How to attach your cold frame lids to the frame:

Now it’s time to attach the lids to the frame. Do this using your T-hinges. Start by putting both lids on the cold frame and positioned them between the sides so each can open individually. Then attached the T-hinges first to the back of the cold frame and then to the back of the lid.

Now your cold frame is basically finished and ready to use.

A few finishing touches to try:

In this model I added perforated straps from my local hardware store to help hold up the lids for venting. To do this attach  a screw to the front of each lid in the center and allow it to stick out 3/8th of an inch. Then half way down the top front and in-line with the screw in the lid attach a L-hook. Now, hook one end of the strap to the L-hook. Then, to prop up the lid, open it and connect on hole on the other end of the strap around the screw in the lid. But if you do this, take care with those straps. Sometimes they like to “bounce” out of place in the wind.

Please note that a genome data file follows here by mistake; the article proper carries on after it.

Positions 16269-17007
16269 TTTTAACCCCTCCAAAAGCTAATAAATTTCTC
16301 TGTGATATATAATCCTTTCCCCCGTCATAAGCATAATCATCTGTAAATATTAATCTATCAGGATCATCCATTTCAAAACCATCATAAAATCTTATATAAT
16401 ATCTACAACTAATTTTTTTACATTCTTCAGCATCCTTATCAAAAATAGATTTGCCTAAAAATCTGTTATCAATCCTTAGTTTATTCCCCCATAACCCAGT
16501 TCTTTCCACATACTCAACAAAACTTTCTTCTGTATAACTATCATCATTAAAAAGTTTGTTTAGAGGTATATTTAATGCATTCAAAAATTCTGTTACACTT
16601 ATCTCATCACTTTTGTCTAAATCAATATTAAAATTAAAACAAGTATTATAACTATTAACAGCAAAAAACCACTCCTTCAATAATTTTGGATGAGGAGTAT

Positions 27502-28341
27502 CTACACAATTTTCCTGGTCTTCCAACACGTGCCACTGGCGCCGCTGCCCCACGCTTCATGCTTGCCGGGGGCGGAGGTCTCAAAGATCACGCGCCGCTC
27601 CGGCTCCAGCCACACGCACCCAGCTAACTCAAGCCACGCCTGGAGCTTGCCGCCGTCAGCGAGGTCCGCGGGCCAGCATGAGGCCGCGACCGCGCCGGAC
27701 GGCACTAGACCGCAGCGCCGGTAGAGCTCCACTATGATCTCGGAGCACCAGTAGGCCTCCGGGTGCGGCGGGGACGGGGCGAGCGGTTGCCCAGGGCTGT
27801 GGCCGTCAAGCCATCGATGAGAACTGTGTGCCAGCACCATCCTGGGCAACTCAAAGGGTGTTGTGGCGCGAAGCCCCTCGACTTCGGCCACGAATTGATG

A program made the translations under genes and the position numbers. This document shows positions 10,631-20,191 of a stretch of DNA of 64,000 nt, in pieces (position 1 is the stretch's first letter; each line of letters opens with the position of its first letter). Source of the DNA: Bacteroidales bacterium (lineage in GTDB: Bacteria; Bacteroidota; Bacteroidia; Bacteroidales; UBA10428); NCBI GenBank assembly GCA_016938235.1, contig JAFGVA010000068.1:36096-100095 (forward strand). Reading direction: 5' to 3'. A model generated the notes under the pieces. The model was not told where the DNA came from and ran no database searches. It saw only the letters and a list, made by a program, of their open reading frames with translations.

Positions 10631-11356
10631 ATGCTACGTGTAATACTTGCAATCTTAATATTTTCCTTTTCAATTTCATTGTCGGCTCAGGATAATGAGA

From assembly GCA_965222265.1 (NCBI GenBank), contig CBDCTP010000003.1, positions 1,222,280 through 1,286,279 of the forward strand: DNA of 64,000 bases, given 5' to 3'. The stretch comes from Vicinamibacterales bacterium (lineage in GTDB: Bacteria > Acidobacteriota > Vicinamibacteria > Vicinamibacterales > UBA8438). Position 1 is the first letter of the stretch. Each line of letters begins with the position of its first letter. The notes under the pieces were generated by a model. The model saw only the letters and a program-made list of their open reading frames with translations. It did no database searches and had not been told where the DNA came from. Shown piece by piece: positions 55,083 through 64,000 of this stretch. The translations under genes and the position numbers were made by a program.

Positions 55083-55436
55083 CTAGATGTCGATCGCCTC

Closed cold frame side view of cold frame cold frame open with top propped open

14 comments on “Garden Construction Coach on How to Build a Cold Frame

  1. rhaglund on

    Since Bob built this, we have modified the box a bit. I didn’t like the metal poles that hold the box open. They’re great for venting, but they were a bit of a hazard for holding the box open when working in it. To modify, Bob added rope holds. Now the entire lid can be pushed back and held open by the rope. Also, to help with keeping the box warm, Bob lined the “floor” with scraps of rigid foam insulation. Since our box is on a cold patio, the extra ground insulation helps keep the soil and roots warm and protected. And, don’t forget to put a thermometer inside the box. You might be surprised how hot they get even on a cold day!

  2. balbert on